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Strategic Complementarities and Optimal Monetary Policy

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  • Andrew T. Levin
  • J. David Lopez-Salido
  • Tack Yun

Abstract

In this paper, we show that strategic complementarities–such as firm-specific factors or quasikinked demand–have crucial implications for the design of monetary policy and for the welfare costs of output and inflation variability. Recent research has mainly used log-linear approximations to analyze the role of these mechanisms in amplifying the real effects of monetary shocks. In contrast, our analysis explicitly considers the nonlinear properties of these mechanisms that are relevant for characterizing the deterministic steady state as well as the second-order approximation of social welfare in the stochastic economy. We demonstrate that firm-specific factors and quasi-kinked demand curves yield markedly different implications for the welfare costs of steady-state inflation and inflation volatility, and we show that these considerations have dramatic consequences in assessing the relative price distortions associated with the Great Inflation of 1965-1979.

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Bibliographic Info

Paper provided by Kiel Institute for the World Economy in its series Kiel Working Papers with number 1355.

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Length: 44 pages
Date of creation: Jun 2007
Date of revision:
Handle: RePEc:kie:kieliw:1355

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Keywords: firm-specific factors; quasi-kinked demand; welfare analysis;

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References

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Citations

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Cited by:
  1. Amano, Robert & Moran, Kevin & Murchison, Stephen & Rennison, Andrew, 2009. "Trend inflation, wage and price rigidities, and productivity growth," Journal of Monetary Economics, Elsevier, Elsevier, vol. 56(3), pages 353-364, April.
  2. Andrew T. Levin, 2008. "Commentary on "Optimal monetary policy under uncertainty: a Markov jump-linear-quadratic approach"," Review, Federal Reserve Bank of St. Louis, Federal Reserve Bank of St. Louis, issue Jul, pages 301-306.
  3. Juergen von Hagen, 2008. "The Role of Contracting Schemes for Assessing the Welfare Costs of Nominal Rigidities," 2008 Meeting Papers 827, Society for Economic Dynamics.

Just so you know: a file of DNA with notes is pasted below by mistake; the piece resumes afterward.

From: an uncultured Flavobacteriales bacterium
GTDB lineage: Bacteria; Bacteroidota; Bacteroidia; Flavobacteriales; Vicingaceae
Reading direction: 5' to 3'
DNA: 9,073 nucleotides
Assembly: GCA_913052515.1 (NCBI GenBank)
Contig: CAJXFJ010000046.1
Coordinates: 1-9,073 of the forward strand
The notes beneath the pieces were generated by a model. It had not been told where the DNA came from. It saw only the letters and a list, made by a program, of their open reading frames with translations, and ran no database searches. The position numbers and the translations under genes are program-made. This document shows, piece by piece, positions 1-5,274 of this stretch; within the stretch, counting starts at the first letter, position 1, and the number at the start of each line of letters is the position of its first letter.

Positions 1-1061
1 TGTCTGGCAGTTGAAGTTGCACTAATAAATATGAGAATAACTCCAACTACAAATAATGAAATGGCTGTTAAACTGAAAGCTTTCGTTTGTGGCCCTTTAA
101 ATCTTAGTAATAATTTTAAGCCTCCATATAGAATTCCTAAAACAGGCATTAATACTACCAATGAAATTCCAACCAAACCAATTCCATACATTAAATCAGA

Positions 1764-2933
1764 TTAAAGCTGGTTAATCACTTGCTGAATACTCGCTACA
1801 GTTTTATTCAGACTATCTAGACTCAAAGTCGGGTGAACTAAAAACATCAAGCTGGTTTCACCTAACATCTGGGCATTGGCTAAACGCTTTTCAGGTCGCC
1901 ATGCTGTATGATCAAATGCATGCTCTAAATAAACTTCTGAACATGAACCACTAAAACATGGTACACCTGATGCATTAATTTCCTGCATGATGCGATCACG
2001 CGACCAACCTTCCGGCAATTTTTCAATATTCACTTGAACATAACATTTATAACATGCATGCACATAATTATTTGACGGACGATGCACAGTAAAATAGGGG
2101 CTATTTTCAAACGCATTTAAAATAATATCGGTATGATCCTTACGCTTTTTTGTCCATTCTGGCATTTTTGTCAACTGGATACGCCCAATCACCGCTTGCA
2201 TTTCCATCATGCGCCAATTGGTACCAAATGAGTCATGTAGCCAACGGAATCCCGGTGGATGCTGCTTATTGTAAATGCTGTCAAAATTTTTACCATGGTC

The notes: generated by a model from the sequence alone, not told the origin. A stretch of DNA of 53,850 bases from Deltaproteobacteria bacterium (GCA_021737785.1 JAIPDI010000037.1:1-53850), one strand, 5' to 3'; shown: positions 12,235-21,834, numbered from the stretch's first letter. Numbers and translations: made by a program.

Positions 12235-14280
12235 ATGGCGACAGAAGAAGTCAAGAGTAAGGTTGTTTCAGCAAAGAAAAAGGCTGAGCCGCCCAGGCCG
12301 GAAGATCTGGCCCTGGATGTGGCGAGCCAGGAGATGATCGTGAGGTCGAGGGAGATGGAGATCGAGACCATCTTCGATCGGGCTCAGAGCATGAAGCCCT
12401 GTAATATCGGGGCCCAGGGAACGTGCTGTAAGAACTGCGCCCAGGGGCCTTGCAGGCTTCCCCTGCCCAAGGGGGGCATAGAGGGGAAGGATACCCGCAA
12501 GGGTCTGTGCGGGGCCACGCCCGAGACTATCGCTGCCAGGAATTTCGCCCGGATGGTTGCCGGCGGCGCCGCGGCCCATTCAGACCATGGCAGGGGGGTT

4. Michael K. Johnston, 2009. "Real and Nominal Frictions within the Firm: How Lumpy Investment Matters for Price Adjustment," Working Papers, Bank of Canada 09-36, Bank of Canada.
  5. Tack Yun & Andrew Levin, 2011. "Reconsidering the Microeconomic Foundations of Price-Setting Behavior," 2011 Meeting Papers, Society for Economic Dynamics 424, Society for Economic Dynamics.
  6. Furlanetto, Francesco & Seneca, Martin, 2014. "Investment shocks and consumption," European Economic Review, Elsevier, Elsevier, vol. 66(C), pages 111-126.
  7. Ippei Fujiwara & Yuki Teranishi, 2007. "A Dynamic New Keynesian Life-Cycle Model: Societal Ageing, Demographics and Monetary Policy," IMES Discussion Paper Series, Institute for Monetary and Economic Studies, Bank of Japan 07-E-04, Institute for Monetary and Economic Studies, Bank of Japan.
  8. Riggi, Marianna & Tancioni, Massimiliano, 2010. "Nominal vs real wage rigidities in New Keynesian models with hiring costs: A Bayesian evaluation," Journal of Economic Dynamics and Control, Elsevier, Elsevier, vol. 34(7), pages 1305-1324, July.
  9. Argia M. Sbordone, 2007. "Globalization and Inflation Dynamics: The Impact of Increased Competition," NBER Chapters, National Bureau of Economic Research, Inc, in: International Dimensions of Monetary Policy, pages 547-579 National Bureau of Economic Research, Inc.
  10. Levin, Andrew T. & David López-Salido, J. & Nelson, Edward & Yun, Tack, 2008. "Macroeconometric equivalence, microeconomic dissonance, and the design of monetary policy," Journal of Monetary Economics, Elsevier, Elsevier, vol. 55(Supplemen), pages S48-S62, October.

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